In a further preferred embodiment of the invention, the information pertaining to the setup and/or to the motion capabilities of the message transmitting device are included in the message itself. For example, a “capability description” of the message transmitting device can be embedded or included in the header of the message. The message rendering device first reads this capability description, and uses this for the translation of the motion control content. The capability description can be stored in a memory of the message rendering device for later communications with the transmitting device, as already described above. Also, the rules for translation of specific motion control content, which may be defined based on the information pertaining to a setup and/or to motion capabilities of the message transmitting device on the one side and on information pertaining to a setup and/or to motion capabilities of the message rendering device on the other side, may be stored for later communications with the transmitting device, or transmitting devices of the same type with the same capability description.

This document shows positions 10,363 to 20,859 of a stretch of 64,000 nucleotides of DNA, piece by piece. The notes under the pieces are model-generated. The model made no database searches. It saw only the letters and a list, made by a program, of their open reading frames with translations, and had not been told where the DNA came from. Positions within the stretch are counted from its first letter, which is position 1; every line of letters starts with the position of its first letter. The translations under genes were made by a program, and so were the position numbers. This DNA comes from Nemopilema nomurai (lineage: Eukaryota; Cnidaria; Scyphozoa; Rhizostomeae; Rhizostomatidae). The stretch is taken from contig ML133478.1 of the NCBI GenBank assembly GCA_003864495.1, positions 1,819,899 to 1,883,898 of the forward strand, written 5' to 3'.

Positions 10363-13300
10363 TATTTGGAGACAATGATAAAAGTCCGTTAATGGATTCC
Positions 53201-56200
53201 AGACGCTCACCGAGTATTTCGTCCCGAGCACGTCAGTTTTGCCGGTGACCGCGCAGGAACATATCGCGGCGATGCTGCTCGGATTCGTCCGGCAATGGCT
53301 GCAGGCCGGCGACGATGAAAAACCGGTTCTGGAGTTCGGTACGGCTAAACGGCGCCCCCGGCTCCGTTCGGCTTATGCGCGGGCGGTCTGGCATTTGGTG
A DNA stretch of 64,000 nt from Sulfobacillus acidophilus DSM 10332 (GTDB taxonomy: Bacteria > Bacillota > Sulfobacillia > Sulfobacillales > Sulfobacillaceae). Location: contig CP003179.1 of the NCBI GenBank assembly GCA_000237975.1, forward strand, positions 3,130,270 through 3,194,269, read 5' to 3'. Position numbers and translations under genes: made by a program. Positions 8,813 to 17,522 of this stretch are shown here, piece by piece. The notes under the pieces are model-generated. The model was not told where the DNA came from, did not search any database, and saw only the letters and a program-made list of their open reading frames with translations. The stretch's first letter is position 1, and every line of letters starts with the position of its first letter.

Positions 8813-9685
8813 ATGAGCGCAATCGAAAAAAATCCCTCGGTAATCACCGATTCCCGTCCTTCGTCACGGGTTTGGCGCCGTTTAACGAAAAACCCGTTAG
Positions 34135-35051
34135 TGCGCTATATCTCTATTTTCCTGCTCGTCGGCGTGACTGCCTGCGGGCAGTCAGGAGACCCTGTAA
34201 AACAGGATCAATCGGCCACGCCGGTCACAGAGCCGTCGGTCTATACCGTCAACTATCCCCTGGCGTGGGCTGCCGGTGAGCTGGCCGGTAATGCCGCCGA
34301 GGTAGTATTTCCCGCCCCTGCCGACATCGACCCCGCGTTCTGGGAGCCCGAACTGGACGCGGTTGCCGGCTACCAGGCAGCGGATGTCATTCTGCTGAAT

To synchronise the movements of the message rendering device with the output of the message itself, the motion control content comprises a temporal starting point for a certain movement relative to the presentation of the message record content, as well as a corresponding duration which specifies how long the movement is to be performed. Alternatively, a start time and end time in the presentation can be defined.